The Chairman Dances is a bookish indie rock band from Philadelphia (think the Decemberists, Belle and Sebastian, the Mountain Goats). Their full length, Time Without Measure, was produced by Daniel Smith (Sufjan Stevens, Danielson), and released by Black Rd Records in August 2016. The album garnered critical acclaim, being featured in Magnet, PopMatters, and The Big Takeover, and was one of the most played records on college radio this summer (CMJ).
Time Without Measure depicts the lives of 10 activists who demanded progress and, in return, were demonized by the powers that be. These activists include Fannie Lou Hamer (a black civil rights leader reviled by southern Democrats), Dorothy Day (a Catholic anarchist), and a group of religious protestors dubbed the ‘Catonsville 9’ (who, during the Vietnam-era, broke into a government selective service building and burned draft files — the nine were later apprehended by the FBI.)
Given the political subject matter, you’d expect a punk record. But here The Chairman Dances defy expectation. On its face a political album, the songs are anything but political. Instead, they deal with the protagonists themselves, their fears, anxieties, moments of despair — but also their small victories, their sense of humor. As the UK blog Wake the Deaf writes, with The Chairman Dances, there are no happy or sad songs; rather, every song has “everything at once.” And if art is to “represent life then surely that’s the only way to go.”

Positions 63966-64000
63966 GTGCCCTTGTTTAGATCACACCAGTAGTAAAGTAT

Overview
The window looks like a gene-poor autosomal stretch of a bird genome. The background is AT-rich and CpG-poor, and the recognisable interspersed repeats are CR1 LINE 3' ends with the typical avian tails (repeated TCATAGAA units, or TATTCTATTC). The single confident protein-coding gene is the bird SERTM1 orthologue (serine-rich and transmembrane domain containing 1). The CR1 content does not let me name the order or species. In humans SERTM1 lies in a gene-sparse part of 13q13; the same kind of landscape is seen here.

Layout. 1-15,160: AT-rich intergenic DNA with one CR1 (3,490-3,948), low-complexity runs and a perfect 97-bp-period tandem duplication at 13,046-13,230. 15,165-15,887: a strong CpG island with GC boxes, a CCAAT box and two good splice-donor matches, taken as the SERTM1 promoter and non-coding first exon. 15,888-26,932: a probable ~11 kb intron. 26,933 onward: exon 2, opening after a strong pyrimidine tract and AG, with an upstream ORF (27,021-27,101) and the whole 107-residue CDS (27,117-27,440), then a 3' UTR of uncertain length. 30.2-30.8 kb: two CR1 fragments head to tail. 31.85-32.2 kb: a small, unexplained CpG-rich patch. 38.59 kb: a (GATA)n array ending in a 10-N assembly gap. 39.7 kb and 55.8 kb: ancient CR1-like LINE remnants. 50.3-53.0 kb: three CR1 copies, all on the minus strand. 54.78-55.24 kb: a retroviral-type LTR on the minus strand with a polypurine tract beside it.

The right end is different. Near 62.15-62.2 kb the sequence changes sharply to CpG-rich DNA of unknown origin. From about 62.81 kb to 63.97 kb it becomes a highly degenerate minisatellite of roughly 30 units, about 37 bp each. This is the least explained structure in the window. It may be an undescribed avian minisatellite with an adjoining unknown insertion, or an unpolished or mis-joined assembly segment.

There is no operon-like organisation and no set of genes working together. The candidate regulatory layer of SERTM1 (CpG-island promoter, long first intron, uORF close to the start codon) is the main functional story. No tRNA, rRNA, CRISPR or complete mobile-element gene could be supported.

Such lyrical aims might bring to mind John Darnielle (AKA, the Mountain Goats) or Leonard Cohen. These influences are present, but Time Without Measure is a band effort — more variegated than most singer songwriter fare, the album is not content to stay in any one mood for very long. Here, you get the smart, sing-along indie pop of “Fannie Lou Hamer” and “Dorothy Day,” both of which seem to channel the Magnetic Fields, or maybe Elvis Costello & the Attractions. Then there’s the driving, Yo La Tengo-esque rock of “Augustine” and “Cesar Chavez.” And, showcasing the group’s versatility, we find “Therese,” “Jimmy Carter,” and “Kitty Ferguson,” all of which use a lush palette reminiscent of Pet Sounds or Tortoise, and whose original musical forms show that rock can still push boundaries, still exhilarate.
The result is an impressive collage — a musically rich record that speaks of and to a turbulent era. An era that is fascinating and brilliant and downright terrifying. The Chairman Dances has its finger on the pulse of the nation. Time Without Measure is our soundtrack.